Calculus Made Easy In The Car

If you had the traditional engineering education, you’ve made your peace with calculus. If you haven’t, you may have learned it on your own, but for many people, calculus has a reputation for being super difficult. While some of the details can be very tricky, the core concepts are actually simple and [Mathologer] has a very simple explanation along with some good graphics that can help you get started on calculus mastery if you’ve been putting it off. Using a car on the highway as the prototypical example, he covers quite a bit of ground in the 30 minute video that you can see below.

Of course, this isn’t a unique idea that calculus is actually simple. The video credits the great book “Calculus Made Easy” that we’ve talked about before. That 100-year-old (and then some) book has a similar approach to the topic.

Unlike a lot of similar videos, this one covers more complex things like various rules and the integral and derivative of trig functions and logarithms. It presents them in a colorful graphic that might be easier to digest than a dry table.

Of course, tying your shoes and algebra are also easy unless you don’t know how to do them. But it is funny how many students struggle with the subject when it is possible to have a straightforward intuitive understanding of it very quickly.

Do you remember the scene in “Something About Mary” where the hitchhiker becomes upset that his “7 minute abs” video might be displaced by “6 minute abs?” If that resonates with you, you could try this decidedly less tranquil video that purports to teach calculus in 20 minutes. We’ve even done our own attempt at making it easy.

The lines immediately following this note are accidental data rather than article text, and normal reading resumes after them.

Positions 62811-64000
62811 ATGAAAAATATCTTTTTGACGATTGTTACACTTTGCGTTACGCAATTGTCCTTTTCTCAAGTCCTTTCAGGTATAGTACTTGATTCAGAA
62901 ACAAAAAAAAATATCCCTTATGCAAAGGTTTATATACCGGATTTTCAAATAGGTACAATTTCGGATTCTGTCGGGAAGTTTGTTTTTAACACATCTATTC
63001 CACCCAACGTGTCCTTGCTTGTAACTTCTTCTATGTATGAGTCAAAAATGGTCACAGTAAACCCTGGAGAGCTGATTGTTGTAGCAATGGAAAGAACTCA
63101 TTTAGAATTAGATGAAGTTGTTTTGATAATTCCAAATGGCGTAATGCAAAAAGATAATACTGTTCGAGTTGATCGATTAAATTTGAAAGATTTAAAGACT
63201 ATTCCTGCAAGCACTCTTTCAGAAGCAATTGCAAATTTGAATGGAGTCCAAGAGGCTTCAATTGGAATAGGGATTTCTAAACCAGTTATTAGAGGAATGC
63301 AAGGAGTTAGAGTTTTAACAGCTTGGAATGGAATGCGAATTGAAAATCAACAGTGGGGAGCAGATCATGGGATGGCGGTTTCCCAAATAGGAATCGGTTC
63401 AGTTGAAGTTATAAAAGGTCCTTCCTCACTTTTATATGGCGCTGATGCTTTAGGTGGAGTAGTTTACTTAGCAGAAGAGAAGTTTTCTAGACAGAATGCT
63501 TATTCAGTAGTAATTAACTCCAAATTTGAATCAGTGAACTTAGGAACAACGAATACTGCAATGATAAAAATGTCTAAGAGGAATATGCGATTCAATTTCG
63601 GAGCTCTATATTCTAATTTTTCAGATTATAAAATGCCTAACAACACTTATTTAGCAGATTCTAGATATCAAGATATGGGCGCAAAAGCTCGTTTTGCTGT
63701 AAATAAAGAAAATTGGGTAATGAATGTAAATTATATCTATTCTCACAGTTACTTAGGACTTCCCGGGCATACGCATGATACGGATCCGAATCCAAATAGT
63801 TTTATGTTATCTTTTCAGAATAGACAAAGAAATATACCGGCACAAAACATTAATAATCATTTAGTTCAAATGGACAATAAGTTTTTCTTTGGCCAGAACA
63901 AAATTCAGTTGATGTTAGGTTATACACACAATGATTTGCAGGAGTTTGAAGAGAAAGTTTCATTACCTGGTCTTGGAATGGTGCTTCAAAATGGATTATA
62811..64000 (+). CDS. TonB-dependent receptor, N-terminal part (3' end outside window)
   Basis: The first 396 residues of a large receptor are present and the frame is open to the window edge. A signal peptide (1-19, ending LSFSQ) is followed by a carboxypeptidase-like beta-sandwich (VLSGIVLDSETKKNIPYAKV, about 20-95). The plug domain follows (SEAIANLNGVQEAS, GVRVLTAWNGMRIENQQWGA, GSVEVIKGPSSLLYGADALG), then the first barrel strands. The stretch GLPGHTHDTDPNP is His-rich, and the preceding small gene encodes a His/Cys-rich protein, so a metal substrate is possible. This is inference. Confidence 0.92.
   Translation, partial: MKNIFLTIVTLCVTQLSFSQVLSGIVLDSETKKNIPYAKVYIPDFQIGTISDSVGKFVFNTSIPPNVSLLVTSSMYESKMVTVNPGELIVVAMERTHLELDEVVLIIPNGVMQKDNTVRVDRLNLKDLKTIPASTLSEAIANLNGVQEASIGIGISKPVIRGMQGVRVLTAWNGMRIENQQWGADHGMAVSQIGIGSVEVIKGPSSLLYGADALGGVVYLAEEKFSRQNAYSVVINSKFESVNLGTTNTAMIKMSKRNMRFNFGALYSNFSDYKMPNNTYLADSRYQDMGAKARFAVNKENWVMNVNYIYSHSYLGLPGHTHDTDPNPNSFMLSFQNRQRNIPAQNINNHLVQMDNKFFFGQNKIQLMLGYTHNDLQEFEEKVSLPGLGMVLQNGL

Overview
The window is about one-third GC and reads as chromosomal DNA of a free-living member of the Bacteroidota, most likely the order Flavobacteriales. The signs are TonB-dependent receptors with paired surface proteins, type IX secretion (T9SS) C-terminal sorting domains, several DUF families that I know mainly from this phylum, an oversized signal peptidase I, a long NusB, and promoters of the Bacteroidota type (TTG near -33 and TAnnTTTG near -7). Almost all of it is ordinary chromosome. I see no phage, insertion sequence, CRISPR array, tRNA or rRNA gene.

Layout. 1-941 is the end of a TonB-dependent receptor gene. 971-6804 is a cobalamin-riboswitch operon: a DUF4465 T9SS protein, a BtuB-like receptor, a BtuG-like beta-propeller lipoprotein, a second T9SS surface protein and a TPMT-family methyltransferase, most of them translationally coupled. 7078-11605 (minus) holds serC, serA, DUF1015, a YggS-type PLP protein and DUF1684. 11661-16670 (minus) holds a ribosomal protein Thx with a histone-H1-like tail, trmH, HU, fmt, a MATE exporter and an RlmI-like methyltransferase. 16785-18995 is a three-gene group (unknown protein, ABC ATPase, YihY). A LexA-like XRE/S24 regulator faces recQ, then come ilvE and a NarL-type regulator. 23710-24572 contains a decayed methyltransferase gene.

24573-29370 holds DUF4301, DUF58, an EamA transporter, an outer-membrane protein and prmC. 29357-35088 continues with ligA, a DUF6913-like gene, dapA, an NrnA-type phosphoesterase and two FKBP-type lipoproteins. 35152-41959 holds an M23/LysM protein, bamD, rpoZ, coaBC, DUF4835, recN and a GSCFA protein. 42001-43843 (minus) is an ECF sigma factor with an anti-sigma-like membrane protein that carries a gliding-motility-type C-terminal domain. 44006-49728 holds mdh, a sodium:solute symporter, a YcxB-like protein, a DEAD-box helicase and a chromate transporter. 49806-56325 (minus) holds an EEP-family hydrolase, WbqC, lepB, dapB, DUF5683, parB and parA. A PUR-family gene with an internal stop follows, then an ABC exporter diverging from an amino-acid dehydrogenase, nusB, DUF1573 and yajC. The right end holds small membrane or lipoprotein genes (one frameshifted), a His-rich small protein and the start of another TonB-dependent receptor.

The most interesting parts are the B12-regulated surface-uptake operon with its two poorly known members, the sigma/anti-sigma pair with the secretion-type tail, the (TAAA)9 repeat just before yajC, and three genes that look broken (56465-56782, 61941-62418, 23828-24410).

24 thoughts on “Calculus Made Easy In The Car

  1. Any explanation that just has graphs and formulae and a presenter who recollects how easy it was for them at age 14 to grok calculus is IMO NOT the “easy” way for beginners to understand it.
    I think a visual, working mechanical demonstration gives a much better understanding (where the accompanying graphs are supporting) and to that end I think this video is a far better one:
    The Mechanical Integrator – a machine that does calculus
    Of all the calculus videos on YT, for me this is *the* one I would show students in a mathematics class.

    1. I really like Mathologer’s work (along with redpenblackpen and 3blue 1brown and Zack Star and Tibees) but this video falls short. I think he just knows the material too well. It went too fast and skipped too much and was weak in the wrong places. I taught high school math and AP physics for 5 years and am willing to guess that even the very interested new calculus students do not have solid enough algebra and trig to get much from this video before they are lost.